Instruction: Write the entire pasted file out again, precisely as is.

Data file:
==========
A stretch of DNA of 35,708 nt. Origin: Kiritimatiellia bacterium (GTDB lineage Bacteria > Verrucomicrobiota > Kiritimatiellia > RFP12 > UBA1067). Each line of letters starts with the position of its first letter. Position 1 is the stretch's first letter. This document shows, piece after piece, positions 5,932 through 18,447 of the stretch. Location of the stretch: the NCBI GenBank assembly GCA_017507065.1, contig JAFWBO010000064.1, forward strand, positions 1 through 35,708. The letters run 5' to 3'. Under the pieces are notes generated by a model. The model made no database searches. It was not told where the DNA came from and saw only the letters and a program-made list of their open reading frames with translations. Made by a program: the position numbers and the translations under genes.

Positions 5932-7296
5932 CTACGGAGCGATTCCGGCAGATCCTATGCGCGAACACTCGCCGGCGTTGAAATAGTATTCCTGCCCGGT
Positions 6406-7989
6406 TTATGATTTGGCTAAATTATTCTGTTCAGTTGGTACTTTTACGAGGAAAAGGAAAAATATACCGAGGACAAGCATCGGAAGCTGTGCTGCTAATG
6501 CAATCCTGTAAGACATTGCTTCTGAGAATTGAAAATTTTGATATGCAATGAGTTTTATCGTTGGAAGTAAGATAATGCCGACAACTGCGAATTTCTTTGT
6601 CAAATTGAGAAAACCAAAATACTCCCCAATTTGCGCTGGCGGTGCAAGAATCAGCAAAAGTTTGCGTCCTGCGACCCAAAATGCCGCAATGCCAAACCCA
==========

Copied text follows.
A stretch of DNA of 35,708 nt. Origin: Kiritimatiellia bacterium (GTDB lineage Bacteria > Verrucomicrobiota > Kiritimatiellia > RFP12 > UBA1067). Each line of letters starts with the position of its first letter. Position 1 is the stretch's first letter. This document shows, piece after piece, positions 5,932 through 18,447 of the stretch. Location of the stretch: the NCBI GenBank assembly GCA_017507065.1, contig JAFWBO010000064.1, forward strand, positions 1 through 35,708. The letters run 5' to 3'. Under the pieces are notes generated by a model. The model made no database searches. It was not told where the DNA came from and saw only the letters and a program-made list of their open reading frames with translations. Made by a program: the position numbers and the translations under genes.

Positions 5932-7296
5932 CTACGGAGCGATTCCGGCAGATCCTATGCGCGAACACTCGCCGGCGTTGAAATAGTATTCCTGCCCGGT
Positions 6406-7989
6406 TTATGATTTGGCTAAATTATTCTGTTCAGTTGGTACTTTTACGAGGAAAAGGAAAAATATACCGAGGACAAGCATCGGAAGCTGTGCTGCTAATG
6501 CAATCCTGTAAGACATTGCTTCTGAGAATTGAAAATTTTGATATGCAATGAGTTTTATCGTTGGAAGTAAGATAATGCCGACAACTGCGAATTTCTTTGT
6601 CAAATTGAGAAAACCAAAATACTCCCCAATTTGCGCTGGCGGTGCAAGAATCAGCAAAAGTTTGCGTCCTGCGACCCAAAATGCCGCAATGCCAAACCCA